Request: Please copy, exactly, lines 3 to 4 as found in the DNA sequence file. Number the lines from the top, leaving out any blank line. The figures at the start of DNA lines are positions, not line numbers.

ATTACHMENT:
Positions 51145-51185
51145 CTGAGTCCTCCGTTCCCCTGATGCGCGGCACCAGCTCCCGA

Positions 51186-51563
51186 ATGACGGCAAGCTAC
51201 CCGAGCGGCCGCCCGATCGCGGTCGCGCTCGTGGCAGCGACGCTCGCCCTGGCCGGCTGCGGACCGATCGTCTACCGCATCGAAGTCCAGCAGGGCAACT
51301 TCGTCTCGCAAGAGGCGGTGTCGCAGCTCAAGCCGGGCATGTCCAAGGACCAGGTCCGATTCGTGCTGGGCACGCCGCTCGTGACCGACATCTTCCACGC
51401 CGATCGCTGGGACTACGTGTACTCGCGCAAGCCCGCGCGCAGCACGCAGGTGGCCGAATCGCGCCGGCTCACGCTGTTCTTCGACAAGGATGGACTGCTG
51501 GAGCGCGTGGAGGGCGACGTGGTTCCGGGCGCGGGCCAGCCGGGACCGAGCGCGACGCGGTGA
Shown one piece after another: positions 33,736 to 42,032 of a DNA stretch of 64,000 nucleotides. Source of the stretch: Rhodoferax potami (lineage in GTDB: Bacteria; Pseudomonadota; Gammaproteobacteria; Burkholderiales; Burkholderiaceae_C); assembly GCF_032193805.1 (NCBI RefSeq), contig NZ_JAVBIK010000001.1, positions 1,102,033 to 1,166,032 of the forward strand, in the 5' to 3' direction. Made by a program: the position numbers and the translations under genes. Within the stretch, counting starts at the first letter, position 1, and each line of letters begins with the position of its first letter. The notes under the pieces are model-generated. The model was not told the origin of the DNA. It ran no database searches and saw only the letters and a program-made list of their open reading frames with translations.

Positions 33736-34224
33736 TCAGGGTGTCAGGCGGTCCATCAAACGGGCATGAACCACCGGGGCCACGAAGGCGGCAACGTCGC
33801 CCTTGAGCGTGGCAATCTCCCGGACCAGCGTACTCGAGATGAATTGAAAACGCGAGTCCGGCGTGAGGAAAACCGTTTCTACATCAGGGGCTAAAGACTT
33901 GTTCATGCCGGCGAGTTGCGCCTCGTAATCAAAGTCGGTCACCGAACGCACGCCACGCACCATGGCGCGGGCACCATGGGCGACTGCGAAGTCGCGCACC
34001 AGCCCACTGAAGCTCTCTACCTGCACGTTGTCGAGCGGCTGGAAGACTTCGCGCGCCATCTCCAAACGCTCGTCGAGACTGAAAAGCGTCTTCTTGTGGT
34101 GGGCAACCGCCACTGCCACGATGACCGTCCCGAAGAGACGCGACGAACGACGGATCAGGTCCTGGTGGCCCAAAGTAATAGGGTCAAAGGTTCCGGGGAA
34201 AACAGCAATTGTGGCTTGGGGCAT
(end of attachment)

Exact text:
Positions 51186-51563
51186 ATGACGGCAAGCTAC